A fact is material if it might affect the outcome of the
case, and a dispute is genuine if a reasonable jury could
find for the nonmoving party based on the competing evidence.
Anderson v. Liberty Lobby, Inc., 477 U.S. 242, 248
party seeking summary judgment “bears the initial
responsibility of informing the district court of the basis
for its motion, and identifying those portions of [the
record] which it believes demonstrate the absence of a
genuine issue of material fact.” Celotex, 477
U.S. at 323. The burden then shifts to the non-movant to
establish the existence of a genuine and material factual
dispute. Id. at 324. The non-movant “must do
more than simply show that there is some metaphysical doubt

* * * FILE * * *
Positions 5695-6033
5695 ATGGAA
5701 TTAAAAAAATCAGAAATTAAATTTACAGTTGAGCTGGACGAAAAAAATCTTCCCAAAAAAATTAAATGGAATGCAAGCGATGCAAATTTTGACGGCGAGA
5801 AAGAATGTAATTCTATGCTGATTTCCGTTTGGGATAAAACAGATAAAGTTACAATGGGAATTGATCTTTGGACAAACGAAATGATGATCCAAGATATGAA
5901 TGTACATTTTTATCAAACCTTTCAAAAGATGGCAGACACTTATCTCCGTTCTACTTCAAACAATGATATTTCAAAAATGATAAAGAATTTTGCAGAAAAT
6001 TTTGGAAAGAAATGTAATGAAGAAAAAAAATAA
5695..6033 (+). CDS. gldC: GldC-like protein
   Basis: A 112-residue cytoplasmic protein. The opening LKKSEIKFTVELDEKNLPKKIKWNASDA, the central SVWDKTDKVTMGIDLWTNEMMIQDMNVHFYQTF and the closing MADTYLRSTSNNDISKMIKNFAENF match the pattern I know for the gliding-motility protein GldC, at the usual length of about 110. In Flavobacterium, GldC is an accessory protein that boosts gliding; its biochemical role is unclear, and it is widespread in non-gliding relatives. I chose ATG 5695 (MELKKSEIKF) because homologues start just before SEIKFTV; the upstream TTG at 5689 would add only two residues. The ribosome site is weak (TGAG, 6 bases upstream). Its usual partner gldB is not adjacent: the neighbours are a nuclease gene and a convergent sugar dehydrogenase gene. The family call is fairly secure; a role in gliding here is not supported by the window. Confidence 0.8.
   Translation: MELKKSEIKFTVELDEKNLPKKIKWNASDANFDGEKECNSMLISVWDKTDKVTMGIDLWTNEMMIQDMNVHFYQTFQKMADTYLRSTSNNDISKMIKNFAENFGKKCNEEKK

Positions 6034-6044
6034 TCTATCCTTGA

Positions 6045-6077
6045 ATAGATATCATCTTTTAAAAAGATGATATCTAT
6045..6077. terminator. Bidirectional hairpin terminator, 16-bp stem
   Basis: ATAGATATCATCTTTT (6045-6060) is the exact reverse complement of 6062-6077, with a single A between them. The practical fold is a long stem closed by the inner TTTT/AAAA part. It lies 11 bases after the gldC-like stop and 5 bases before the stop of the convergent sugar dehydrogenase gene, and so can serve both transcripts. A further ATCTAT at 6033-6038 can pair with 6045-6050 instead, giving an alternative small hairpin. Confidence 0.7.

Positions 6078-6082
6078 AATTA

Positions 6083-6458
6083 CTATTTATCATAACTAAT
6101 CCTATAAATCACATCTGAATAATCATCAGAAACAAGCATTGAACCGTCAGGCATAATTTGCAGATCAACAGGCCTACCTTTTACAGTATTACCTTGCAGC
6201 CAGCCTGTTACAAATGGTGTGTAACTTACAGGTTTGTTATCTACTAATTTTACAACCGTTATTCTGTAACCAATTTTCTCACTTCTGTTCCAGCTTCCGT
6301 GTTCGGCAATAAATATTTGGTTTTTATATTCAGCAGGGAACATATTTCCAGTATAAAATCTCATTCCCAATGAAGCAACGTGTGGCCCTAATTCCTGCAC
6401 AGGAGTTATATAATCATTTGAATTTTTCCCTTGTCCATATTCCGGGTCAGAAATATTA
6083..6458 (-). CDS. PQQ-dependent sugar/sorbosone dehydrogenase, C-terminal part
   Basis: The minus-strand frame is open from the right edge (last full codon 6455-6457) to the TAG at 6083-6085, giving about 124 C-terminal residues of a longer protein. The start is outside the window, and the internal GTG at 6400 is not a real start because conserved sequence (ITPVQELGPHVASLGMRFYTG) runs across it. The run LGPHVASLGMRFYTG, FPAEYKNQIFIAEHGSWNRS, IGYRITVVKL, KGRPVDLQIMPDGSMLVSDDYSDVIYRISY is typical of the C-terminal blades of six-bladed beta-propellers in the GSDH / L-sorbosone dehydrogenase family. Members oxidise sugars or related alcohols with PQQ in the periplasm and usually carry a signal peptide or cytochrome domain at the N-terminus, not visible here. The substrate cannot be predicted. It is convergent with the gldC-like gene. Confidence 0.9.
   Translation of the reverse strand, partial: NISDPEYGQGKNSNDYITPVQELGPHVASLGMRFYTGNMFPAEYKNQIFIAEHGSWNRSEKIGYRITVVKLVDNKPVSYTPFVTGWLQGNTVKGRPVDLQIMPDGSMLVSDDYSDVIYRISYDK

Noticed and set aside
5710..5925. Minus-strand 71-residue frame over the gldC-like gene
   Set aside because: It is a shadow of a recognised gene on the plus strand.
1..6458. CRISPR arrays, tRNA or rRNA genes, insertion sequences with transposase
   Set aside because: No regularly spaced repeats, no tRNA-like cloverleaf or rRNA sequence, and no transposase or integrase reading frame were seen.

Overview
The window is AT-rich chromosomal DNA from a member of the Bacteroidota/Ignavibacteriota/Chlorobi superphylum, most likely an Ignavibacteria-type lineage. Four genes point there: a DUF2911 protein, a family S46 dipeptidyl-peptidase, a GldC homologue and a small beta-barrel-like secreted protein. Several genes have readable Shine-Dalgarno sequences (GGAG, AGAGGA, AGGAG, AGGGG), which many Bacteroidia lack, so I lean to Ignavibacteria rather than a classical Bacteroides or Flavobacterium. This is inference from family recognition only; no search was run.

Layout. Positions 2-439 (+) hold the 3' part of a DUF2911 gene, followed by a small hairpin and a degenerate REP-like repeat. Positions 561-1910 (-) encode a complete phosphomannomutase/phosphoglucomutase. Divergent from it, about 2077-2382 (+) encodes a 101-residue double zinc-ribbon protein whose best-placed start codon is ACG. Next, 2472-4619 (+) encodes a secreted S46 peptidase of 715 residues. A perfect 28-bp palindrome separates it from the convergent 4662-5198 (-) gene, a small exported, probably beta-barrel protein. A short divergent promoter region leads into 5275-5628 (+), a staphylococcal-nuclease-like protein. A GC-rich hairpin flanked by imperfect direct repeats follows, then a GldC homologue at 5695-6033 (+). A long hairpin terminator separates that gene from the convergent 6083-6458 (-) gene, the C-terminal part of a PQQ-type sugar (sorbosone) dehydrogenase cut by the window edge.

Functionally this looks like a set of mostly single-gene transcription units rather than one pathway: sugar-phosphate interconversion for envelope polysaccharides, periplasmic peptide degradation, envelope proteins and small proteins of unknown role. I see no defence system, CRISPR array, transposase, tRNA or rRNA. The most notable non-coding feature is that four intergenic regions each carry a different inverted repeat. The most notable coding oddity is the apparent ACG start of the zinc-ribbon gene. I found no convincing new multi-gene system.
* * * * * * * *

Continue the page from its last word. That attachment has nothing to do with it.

as to the material facts, ” and instead “come
forward with specific facts showing that there is a genuine
issue for trial.” Matsushita Elec. Indus. Co. v.
Zenith Radio Corp., 475 U.S. 574, 586-87 (1986)
(internal quotation and citation omitted). Conclusory
allegations, unsupported by factual material, are
insufficient to defeat summary judgment. Taylor v.
List, 880 F.2d 1040, 1045 (9th Cir. 1989). If the
non-movant's opposition fails to cite specifically to
evidentiary materials, the court is not required to either
search the entire record for evidence establishing a genuine
issue of material fact or obtain the missing materials.
See Carmen v. S.F. Unified Sch. Dist., 237 F.3d
1026, 1028-29 (9th Cir. 2001); Forsberg v. Pac. N.W. Bell
Tel. Co., 840 F.2d 1409, 1417-18 (9th Cir. 1988).
moves for partial summary judgment on whether Defendant's
property and website violated the ADA. On cross-motion,